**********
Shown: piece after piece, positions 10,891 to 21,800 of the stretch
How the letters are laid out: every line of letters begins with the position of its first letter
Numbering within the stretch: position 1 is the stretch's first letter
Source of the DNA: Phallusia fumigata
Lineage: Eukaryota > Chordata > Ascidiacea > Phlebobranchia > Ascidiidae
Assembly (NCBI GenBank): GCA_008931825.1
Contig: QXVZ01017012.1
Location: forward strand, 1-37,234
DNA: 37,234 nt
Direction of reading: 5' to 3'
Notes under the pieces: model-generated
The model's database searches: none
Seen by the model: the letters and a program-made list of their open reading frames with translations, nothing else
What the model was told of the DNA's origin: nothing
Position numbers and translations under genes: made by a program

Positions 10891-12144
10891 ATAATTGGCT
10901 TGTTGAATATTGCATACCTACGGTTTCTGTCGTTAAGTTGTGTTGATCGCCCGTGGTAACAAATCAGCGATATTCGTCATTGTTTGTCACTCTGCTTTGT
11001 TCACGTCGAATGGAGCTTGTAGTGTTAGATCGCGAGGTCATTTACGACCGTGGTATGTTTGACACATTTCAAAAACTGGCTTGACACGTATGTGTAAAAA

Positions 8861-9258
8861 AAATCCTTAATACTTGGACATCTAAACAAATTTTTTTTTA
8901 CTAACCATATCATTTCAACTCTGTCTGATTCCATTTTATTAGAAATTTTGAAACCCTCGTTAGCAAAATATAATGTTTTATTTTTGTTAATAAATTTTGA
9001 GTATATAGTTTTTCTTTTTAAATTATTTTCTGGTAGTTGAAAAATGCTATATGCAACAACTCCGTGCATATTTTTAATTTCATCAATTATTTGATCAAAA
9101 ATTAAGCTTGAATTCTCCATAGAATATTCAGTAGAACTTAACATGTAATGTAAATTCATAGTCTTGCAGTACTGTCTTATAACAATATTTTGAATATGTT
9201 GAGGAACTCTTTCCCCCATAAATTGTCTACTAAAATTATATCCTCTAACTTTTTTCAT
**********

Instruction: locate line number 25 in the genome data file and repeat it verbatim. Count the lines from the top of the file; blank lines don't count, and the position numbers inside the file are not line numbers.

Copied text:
9201 GAGGAACTCTTTCCCCCATAAATTGTCTACTAAAATTATATCCTCTAACTTTTTTCAT